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"You can’t go wrong getting strong"

Dec 21, 2021

“Remember how long you’ve been putting this off, how many extensions the gods gave you, and you didn’t use them. At some point you have to recognize what the world it is that you belong to; what power rules it and from what source you spring; that there is a limit to the time assigned you, and if you don’t use it to free yourself it will be gone and will never return.”

– Marcus Aurelius. Meditations.

 I have said it before and I will say it again – you can’t go wrong getting strong. In fact, you would be wrong to avoid being strong.

 

Studies show that higher levels of fitness correlate to a healthier human. A healthier human means not only living longer, but also being freer to do the things you enjoy.

 It means being able to open that jar. Being able to carry the groceries in from the car. It means playing with your grandkids a little while longer. It means living to see your grandkids grow a little older.

 A study by Fitzgerald and colleges looked at bench press, leg press, and sit up capabilities of older adults and followed them for years after testing to see which groups fared better over time. Turns out those with higher muscular strength levels fared better. They showed that “low levels of muscular strength and/or endurance were predictive of poor physical function, which in turn has been found to be related to an increased mortality risk.”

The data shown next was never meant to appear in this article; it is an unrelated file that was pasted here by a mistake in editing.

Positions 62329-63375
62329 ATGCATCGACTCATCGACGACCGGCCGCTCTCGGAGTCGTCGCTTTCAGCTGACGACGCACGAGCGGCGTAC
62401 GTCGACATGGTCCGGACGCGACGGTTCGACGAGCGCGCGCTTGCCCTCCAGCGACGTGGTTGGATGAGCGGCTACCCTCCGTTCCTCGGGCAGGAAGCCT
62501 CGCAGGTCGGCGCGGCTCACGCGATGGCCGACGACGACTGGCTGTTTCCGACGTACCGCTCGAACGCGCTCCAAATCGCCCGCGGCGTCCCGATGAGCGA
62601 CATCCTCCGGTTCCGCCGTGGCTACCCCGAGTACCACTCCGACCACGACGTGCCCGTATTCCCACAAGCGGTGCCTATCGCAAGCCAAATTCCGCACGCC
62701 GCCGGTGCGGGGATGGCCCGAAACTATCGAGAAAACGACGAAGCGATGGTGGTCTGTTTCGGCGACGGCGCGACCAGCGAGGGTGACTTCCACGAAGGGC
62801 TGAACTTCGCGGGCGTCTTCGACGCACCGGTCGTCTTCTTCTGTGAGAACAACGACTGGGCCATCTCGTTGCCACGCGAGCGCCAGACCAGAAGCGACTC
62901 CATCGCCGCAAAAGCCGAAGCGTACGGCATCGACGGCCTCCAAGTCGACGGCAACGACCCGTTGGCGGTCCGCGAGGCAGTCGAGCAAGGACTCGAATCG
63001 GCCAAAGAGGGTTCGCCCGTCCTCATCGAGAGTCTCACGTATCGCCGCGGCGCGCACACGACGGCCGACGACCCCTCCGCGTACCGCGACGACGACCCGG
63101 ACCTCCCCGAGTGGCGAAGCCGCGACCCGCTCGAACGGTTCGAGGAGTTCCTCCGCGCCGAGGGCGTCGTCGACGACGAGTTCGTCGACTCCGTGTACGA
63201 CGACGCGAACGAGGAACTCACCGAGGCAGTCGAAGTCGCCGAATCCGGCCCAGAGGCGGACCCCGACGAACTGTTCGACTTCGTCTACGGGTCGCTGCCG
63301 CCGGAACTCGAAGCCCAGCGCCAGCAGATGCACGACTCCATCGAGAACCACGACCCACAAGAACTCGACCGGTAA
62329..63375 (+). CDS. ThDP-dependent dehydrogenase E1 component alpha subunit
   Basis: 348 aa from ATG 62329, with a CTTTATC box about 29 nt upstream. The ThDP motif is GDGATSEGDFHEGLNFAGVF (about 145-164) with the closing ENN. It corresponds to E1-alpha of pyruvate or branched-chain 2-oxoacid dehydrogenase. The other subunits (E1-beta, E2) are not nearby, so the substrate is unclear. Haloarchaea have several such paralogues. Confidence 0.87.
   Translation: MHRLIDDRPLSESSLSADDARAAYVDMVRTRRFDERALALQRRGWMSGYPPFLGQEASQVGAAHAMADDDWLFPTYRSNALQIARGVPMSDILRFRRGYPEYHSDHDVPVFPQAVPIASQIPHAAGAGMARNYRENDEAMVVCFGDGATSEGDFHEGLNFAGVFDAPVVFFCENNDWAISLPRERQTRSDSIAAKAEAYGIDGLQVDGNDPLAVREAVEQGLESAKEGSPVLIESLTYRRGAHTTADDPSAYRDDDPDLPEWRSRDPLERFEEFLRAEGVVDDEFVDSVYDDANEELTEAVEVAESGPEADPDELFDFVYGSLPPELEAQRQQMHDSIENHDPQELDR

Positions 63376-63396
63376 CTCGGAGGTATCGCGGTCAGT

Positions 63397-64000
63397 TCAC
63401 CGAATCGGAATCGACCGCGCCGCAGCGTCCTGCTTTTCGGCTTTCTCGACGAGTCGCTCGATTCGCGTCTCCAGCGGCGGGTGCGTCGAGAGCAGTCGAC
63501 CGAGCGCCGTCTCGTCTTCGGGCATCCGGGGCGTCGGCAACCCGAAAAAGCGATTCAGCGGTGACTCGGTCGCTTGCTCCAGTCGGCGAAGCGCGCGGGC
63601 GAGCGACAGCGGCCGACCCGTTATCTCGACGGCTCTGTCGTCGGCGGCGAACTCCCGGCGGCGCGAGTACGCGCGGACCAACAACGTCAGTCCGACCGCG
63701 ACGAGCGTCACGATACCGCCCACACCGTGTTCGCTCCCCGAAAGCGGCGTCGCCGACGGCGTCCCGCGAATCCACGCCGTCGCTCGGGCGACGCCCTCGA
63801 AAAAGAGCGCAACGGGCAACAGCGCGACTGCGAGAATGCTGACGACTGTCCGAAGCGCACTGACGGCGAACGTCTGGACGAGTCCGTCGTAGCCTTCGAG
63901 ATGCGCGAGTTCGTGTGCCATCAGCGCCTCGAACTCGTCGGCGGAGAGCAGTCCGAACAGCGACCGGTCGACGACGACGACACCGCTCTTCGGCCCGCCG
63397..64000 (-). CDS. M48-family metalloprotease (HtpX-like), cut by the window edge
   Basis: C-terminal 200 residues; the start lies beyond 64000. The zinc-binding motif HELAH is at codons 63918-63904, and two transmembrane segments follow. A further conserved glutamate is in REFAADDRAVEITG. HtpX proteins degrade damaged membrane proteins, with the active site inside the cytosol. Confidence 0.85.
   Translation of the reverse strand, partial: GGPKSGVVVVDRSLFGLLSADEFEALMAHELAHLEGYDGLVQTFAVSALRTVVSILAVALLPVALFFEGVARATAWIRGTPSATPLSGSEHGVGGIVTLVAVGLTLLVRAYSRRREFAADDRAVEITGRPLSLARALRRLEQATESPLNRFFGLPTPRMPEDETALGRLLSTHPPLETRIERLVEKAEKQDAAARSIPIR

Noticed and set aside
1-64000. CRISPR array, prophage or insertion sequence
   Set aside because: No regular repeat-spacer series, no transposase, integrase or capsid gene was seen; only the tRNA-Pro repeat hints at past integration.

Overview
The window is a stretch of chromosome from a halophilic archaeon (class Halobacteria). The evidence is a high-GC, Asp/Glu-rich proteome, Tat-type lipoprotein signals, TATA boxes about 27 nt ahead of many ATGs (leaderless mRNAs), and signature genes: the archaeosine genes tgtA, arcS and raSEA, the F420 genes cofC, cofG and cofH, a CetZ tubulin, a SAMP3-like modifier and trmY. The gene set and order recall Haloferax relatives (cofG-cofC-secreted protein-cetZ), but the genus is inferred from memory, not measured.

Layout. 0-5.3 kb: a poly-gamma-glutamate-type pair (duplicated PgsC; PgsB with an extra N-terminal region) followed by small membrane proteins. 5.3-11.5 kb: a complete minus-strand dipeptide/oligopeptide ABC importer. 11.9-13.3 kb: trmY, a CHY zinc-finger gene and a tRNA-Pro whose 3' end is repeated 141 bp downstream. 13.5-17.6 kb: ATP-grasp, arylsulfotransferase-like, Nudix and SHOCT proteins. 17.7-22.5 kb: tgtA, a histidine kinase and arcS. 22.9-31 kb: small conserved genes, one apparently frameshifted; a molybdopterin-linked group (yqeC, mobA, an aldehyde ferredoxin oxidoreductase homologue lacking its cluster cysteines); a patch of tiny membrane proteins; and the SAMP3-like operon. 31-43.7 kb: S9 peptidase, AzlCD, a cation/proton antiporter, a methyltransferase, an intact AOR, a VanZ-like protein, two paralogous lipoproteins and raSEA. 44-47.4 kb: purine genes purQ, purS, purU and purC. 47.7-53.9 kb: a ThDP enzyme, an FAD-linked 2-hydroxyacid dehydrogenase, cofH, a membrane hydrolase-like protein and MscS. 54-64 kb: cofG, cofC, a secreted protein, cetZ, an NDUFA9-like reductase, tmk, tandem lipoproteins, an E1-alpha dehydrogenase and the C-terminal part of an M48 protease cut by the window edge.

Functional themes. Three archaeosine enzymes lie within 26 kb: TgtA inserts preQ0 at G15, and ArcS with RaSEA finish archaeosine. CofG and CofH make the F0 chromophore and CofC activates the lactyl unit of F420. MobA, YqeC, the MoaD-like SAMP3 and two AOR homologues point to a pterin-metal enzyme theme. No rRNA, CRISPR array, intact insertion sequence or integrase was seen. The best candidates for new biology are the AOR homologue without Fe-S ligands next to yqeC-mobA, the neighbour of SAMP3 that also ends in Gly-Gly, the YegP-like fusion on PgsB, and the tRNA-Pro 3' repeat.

On the opposite end of the spectrum, they found that increased muscular strength resulted in up to a 44% reduction in risk of all-cause mortality compared to low muscular fitness groups, and that “additional beneficial effects of resistance training programs include positive changes in bone mineral density, body composition, and glucose metabolism.”

 

The important thing to note here (besides the obvious that stronger probably = healthier) was the cut off points for low vs high muscular strength.  Low strength was quantified as <61kg on bench press for men, and <27kg for women. For leg press it was <120 kg for men and <63kg for women. Those are pretty high numbers, which sadly means that most people likely fall into the low muscular strength category

   
   

While that last statement may come as a shock, the good news is its never too late to start. We have a leg press and a chest press machine as the first two options as you step up onto the strong floor, and I’ve heard rumor they sometimes call out longing for use as they sit collecting dust.

 

2-4 sets of 8-12 reps at a 6/10 difficulty or higher, done 1-2 times a week is all you need. That’s about 20 minutes of work 2x a week.  

 Remember how long you’ve been putting this off…

 Cheers,

 ~Tyler 

FitzGerald, S. J., Barlow, C. E., Kampert, J. B., Morrow, Jr., J. R., Jackson, A. W., & Blair, S. N. (2004). Muscular fitness & all-cause mortality: Prospective observations. Journal of Physical Activity & Health,1(1),7-18.